Correlation analyses were carried out by Spearman test. Data are presented as Spearman correlation coefficients r with p values in brackets

In our previous study [20, 21], we found that the C-peptide levels decreased with a longer duration of diabetes, as expected. Based on these findings, we extended our analysis to the association between duration of diabetes and systemic concentrations of cytokines. We classified patients into three subgroups depending on their duration of diabetes (Fig. 2). We observed that patients with a duration of diabetes of less than 2 years had increased concentrations of proinflammatory cytokines IL-6 and TNF-α compared with those with a duration of diabetes from 2–3 years (TNF-α p = 0.03) and more than 3 years (IL-6 p = 0.04), while the levels of anti-inflammatory cytokine IL-1RA and regulatory cytokines IL-10 and TGF-β1 were similar between all subgroups (Fig. 2). Patient subgroups with a duration of diabetes of less than 2 years and 2–3 years (all p = 0.001) had higher concentrations of TGF-β2 than those who had been diagnosed for more than 3 years (Fig. 2). Taking the data together, residual C-peptide concentrations showed an association with systemic immune status dominated by increased proinflammatory cytokines in patients with higher C-peptide levels.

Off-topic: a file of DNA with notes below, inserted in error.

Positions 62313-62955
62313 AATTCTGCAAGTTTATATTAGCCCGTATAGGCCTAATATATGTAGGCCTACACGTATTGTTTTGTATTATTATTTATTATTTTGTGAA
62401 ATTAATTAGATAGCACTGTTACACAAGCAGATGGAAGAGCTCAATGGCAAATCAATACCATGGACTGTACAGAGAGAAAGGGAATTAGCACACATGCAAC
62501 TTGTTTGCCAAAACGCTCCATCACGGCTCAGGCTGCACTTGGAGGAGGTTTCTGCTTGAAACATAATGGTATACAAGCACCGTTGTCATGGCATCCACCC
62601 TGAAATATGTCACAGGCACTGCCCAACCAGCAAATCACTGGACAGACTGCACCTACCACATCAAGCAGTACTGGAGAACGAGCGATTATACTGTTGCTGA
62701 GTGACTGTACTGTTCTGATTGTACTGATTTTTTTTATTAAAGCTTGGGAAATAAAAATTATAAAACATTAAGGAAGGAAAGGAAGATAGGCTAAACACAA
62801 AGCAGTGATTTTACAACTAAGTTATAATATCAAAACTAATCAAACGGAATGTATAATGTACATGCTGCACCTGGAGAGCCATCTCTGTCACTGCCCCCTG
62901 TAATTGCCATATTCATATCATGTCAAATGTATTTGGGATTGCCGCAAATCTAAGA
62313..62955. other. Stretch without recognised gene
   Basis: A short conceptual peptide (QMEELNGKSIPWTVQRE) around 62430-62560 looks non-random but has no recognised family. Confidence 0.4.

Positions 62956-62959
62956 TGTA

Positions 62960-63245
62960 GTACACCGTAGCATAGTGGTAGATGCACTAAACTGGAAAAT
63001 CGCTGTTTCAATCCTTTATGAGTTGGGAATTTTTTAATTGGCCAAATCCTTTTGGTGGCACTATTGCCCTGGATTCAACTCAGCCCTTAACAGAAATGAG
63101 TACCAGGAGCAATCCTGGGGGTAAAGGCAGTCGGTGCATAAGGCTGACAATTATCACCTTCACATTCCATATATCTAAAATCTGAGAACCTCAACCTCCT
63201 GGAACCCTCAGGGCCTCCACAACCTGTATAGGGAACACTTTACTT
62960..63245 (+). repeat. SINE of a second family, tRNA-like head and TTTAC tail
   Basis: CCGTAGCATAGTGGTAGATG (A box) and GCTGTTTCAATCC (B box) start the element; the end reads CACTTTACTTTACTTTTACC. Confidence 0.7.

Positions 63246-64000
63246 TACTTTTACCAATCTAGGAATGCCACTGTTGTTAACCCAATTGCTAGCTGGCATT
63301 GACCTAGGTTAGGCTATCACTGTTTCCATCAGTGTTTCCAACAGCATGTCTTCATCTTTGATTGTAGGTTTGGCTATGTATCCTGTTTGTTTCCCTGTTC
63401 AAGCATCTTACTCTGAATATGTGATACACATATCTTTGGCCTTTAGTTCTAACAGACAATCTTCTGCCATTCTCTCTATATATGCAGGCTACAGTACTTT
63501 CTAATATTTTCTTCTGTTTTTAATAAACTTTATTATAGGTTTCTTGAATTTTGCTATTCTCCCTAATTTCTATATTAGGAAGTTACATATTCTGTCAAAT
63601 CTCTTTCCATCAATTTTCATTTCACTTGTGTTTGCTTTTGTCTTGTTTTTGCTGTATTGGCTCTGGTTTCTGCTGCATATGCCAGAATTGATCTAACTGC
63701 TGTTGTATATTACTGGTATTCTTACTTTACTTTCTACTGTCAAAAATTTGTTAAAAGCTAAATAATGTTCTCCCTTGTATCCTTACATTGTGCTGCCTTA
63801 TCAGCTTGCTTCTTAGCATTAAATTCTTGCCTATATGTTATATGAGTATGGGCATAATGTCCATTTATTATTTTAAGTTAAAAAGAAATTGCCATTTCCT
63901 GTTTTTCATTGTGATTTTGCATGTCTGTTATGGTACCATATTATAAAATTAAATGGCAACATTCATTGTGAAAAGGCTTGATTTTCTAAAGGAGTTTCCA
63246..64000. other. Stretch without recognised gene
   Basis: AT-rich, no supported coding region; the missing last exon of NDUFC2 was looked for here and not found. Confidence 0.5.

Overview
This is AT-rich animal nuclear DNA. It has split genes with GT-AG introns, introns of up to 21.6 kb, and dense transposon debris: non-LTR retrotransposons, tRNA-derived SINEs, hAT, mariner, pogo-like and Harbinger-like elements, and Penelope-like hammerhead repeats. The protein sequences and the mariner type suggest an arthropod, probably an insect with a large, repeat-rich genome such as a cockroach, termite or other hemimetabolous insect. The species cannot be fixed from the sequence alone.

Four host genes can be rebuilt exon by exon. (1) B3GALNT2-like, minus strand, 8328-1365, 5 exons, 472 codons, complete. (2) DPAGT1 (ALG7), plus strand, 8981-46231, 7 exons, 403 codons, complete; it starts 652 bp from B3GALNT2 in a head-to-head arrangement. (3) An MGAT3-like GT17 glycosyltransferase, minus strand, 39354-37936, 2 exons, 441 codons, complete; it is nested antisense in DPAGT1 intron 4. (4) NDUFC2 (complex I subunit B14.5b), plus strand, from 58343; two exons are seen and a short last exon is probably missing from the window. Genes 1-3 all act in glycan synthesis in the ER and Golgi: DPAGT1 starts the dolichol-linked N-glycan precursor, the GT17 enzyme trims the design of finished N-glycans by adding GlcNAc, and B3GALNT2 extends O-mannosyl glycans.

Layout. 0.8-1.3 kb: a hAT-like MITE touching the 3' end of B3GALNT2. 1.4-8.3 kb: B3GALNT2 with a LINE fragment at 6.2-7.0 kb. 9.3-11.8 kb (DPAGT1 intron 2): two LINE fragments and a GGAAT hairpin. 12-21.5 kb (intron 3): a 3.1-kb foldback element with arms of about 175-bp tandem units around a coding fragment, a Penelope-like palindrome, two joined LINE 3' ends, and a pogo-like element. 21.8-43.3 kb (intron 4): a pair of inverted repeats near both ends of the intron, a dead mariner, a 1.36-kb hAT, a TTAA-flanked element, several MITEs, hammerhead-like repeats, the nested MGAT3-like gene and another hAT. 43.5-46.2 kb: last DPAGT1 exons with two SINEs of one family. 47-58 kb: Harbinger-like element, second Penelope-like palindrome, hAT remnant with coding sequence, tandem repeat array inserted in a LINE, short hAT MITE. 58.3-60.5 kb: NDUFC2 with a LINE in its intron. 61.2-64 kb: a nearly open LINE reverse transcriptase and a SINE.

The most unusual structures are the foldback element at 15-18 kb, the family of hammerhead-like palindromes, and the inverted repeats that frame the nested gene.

https://static-content.springer.com/image/art%3A10.1007%2Fs00125-013-2883-3/MediaObjects/125_2013_2883_Fig2_HTML.gif
Fig. 2

Comparisons of circulating concentrations of immune mediators between patient groups with different durations of diabetes. Patients were classified into three subgroups depending on their duration of diabetes. The Kruskal–Wallis test followed by a post hoc (Dunn) test was used to assess p values. Bars represent medians. *p < 0.05, **p < 0.01